Humans in acute distress from toxins, viruses, and bacteria have been successfully treated with high dose vitamin C injections for over 70 years. Recent studies have shown a synergistic benefit to endothelial cells when vitamin C and cortisol are injected into blood vessels simultaneously. Decades of experience have underscored the importance of early intervention, and increasing the dose and duration as needed to neutralize the acidosis and/or toxins. [27-53]

Below is a graph courtesy of Dr. Paul E Marik of an ICU patient’s c-reactive protein level (biomarker of inflammation) during 3g IVC and a corticosteroid co-administration every 6 hours for 96 hours, stopping the treatment, and then resuming the treatment. Continued vitamin C treatment until full recovery, tapering from IV to oral administration as the patient recovers, is important. It takes ongoing administration of vitamin C to achieve and maintain the tissue saturation levels needed to treat sepsis and septic shock.

Is 70 years of successful treatments to thousands of patients insufficient evidence? If more studies are needed, who will put the 350-700 mg/kg/day IVC dose to the test without the dangerous and artificial 96 hour limitation?


I would like to acknowledge Benjamin Rakotoambinina, MD, PhD, professor of Physiology at the University of Antananarivo, Madagascar in collaboration with Laurent Hiffler, MD of the Cellular Nutrition Research Group for their critical review and feedback; and Drs. Robert G. Smith and Andrew Saul for their critical review and editorial support.

(Michael E. Passwater, son of author and columnist Dr. Richard Passwater, is certified by the American Society for Clinical Pathology as a medical technologist, a specialist in immunohematology, and is a diplomate in laboratory management. He has worked in clinical laboratories for 28 years, and has previously written “Do the Math: “MATH+” Saves Lives” published by the Orthomolecular Medicine News Service ).

Please note: the above article was originally published by the Orthomolecular Medicine News Service.


1. Sevransky JE, Rothman RE, Hager DN, et al. (2021) Effect of Vitamin C, Thiamine, and Hydrocortisone on Ventilator-and Vasopressor-Free Days in Patients With Sepsis: The VICTAS Randomized Clinical Trial. JAMA 325:742-751.

2. Moraes RB, Friedman G, Wawrzeniak IC, et al. (2015) Vitamin D deficiency is independently associated with mortality among critically ill patients. Clinics. 70:326-332.

3. Alker W, Haase H. (2018) Zinc and Sepsis Nutrients 10:976.

4. Noormandi A, Khalili H, Mohammadi M, et al. (2020) Effect of magnesium supplementation on lactate clearance in critically ill patients with severe sepsis: a randomized clinical trial. Eur J Clin Pharmacol 76:175-184.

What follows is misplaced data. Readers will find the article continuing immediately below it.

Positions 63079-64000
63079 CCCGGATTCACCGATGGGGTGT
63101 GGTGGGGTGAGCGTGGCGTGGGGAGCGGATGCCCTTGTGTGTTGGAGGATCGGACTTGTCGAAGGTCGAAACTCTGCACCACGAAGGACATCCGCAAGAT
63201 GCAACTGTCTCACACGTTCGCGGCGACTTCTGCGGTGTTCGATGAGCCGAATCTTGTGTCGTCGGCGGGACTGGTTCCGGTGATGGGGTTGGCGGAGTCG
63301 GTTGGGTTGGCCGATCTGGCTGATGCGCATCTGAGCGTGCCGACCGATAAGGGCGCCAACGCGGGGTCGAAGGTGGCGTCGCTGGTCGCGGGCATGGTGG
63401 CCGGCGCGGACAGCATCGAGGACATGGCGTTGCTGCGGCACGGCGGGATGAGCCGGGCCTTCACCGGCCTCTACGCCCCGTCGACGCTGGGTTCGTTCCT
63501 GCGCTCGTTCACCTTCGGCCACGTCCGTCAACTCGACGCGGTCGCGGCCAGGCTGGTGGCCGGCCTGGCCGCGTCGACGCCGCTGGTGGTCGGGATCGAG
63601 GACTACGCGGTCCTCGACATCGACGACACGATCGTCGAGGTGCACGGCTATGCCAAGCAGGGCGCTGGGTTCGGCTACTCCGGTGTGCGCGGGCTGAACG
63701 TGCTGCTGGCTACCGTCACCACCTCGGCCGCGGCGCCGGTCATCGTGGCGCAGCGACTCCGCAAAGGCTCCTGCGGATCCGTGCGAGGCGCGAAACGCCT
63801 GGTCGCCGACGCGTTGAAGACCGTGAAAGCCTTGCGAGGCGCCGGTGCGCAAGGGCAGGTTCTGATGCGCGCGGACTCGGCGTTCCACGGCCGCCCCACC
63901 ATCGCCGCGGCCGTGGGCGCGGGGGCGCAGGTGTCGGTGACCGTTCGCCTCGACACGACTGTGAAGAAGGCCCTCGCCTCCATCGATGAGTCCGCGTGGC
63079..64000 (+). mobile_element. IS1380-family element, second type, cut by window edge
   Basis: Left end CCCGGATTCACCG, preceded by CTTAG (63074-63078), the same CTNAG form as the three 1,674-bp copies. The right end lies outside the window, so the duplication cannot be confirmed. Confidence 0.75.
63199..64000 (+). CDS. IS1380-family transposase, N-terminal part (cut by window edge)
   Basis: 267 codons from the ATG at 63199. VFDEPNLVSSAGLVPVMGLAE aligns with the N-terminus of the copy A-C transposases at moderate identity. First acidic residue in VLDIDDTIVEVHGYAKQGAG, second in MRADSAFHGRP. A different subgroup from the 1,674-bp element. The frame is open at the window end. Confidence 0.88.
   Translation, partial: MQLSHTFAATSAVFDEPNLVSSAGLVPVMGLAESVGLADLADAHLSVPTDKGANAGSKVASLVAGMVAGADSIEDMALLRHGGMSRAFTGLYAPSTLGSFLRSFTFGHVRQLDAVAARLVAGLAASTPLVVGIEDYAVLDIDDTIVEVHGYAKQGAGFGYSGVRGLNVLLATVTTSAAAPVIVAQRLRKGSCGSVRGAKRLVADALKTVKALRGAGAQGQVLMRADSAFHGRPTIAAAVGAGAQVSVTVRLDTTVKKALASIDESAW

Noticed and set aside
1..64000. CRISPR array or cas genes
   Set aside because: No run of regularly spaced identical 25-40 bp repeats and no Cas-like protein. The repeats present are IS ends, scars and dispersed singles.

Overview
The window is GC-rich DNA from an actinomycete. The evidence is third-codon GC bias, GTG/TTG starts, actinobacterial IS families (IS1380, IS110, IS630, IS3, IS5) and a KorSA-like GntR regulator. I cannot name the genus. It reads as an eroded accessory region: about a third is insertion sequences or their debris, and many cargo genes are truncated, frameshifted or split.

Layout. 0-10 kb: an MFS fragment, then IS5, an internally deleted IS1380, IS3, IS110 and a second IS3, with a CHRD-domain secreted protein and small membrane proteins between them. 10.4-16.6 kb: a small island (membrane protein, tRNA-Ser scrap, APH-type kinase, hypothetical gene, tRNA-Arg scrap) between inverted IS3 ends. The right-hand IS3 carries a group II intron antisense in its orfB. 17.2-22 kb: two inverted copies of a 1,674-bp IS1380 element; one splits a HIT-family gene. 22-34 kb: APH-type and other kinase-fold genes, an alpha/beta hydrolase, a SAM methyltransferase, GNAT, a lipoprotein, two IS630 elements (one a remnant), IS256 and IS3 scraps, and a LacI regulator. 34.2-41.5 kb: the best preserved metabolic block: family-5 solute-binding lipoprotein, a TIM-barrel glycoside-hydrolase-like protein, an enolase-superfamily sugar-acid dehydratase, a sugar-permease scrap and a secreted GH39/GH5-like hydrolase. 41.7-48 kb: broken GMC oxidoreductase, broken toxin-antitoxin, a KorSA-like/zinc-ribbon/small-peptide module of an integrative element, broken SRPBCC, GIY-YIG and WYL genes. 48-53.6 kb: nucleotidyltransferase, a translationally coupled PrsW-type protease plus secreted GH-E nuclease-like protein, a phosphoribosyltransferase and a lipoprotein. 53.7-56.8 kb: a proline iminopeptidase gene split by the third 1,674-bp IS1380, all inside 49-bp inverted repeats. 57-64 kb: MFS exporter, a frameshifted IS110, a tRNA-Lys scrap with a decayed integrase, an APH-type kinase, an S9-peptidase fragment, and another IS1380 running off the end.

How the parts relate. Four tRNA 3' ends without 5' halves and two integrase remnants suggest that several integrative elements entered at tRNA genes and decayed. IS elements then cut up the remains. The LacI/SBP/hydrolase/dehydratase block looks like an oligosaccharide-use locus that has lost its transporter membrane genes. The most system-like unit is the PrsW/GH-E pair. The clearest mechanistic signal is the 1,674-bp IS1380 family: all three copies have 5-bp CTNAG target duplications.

5. Velissaris D, Karamouzos V, Pierrakos C, et al. (2015) Hypomagnesemia in critically ill sepsis patients. J Clin Med Res 2015;7:911-918.

6. Guerin C, Cousin C, Mignot F, et al. (1996) Serum and erythrocyte magnesium in critically ill patients. Intensive Care Med 22:724-727.

7. Angstwurm MW, Engelmann L, Zimmermann T, et al. (2007) “Selenium in Intensive Care (SIC): results of a prospective randomized, placebo-controlled, multiple-center study in patients with severe systemic inflammatory response syndrome, sepsis, and septic shock.” Crit Care Med. 35:118-26.

8. Belsky JB, Wira CR, Jacob V, et al. (2018) A review of micronutrients in sepsis: the role of thiamine, l-carnitine, vitamin C, selenium and vitamin D. Nutr Res Rev. 31:281-290.

9. Klenner FR. (1971) Observations On the Dose and Administration of Ascorbic Acid When Employed Beyond the Range of A Vitamin In Human Pathology. J Applied Nutrit. 23:61-87.

10. Chambers R, Pollock H. (1927) Micrurgical studies in cell physiology: IV. Colorimetric determination of the nuclear and cytoplasmic pH in th e starfish egg. J Gen. Physiol 10:739-755.

11. Clark EJ, Rossiter RJ. (1944) Carbohydrate metabolism after burning. Q J Exp Physiol Cog Med Sci 32:279-300.

12. Fowler AA, Truwit JD, Hite RD, et al. (2019) Effect of Vitamin C Infusion on Organ Failure and Biomarkers of Inflammation and Vascular Injury in Patients With Sepsis and Severe Acute Respiratory Failure: The CITRIS-ALI Randomized Clinical Trial. JAMA 322:1261-1270.

13. Fowler AA, Syed AA, Knowlson S, et al. (2014) “Phase I Safety trial of intravenous ascorbic acid in patients with severe sepsis.” J Transl Med 12:32.

14. DesBois M (2021) The Treatment of Infectious Disease Using Vitamin C and other Nutrients. Orthomolecular Medicine News Service.

15. Klenner FR (1949) The Treatment of Poliomyelitis and other Virus Diseases with Vitamin C. South Med Surg. 111:209-214.

16. Jungeblut CW (1935) Inactivation of Poliomyelitis virus in vitro by crystalline vitamin C (ascorbic acid) J Exp Med. 62:517-521.

17. Cathcart RF (1981) Vitamin C, titrating to bowel tolerance, anascorbemia, and acute induced scurvy. Med Hypotheses 7:1359-1376.

18. McCormick WJ (1951) Vitamin C in the Prophylaxis and Therapy of Infectious Diseases. Arch Pediatr. 68:1-9.

19. Hugh D Riordan HD, Hunninghake RB, Riordan NH, et al. (2003) Intravenous ascorbic acid: protocol for its application and use. P R Health Sci J, 22:287-90.

20. Marik PE, Khangoora V, Rivera R, Hooper MH, Catravas J. (2017) Hydrocortisone, Vitamin C, and Thiamine for the Treatment of Severe Sepsis and Septic Shock: A Retrospective Before-After Study. Chest 151:1229-1238.

21. Kory P, Meduri GU, Iglesias J, et al. (2021) Clinical and Scientific Rationale for the “MATH+” Hospital Treatment Protocol for COVID-19. J Intensive Care Med. 36:135-156.

22. Front Line COVID-19 Critical Care Alliance (2021) EVMS COVID-19 Management Protocol: An overview of the MATH+ and I-MASK+ Protocols.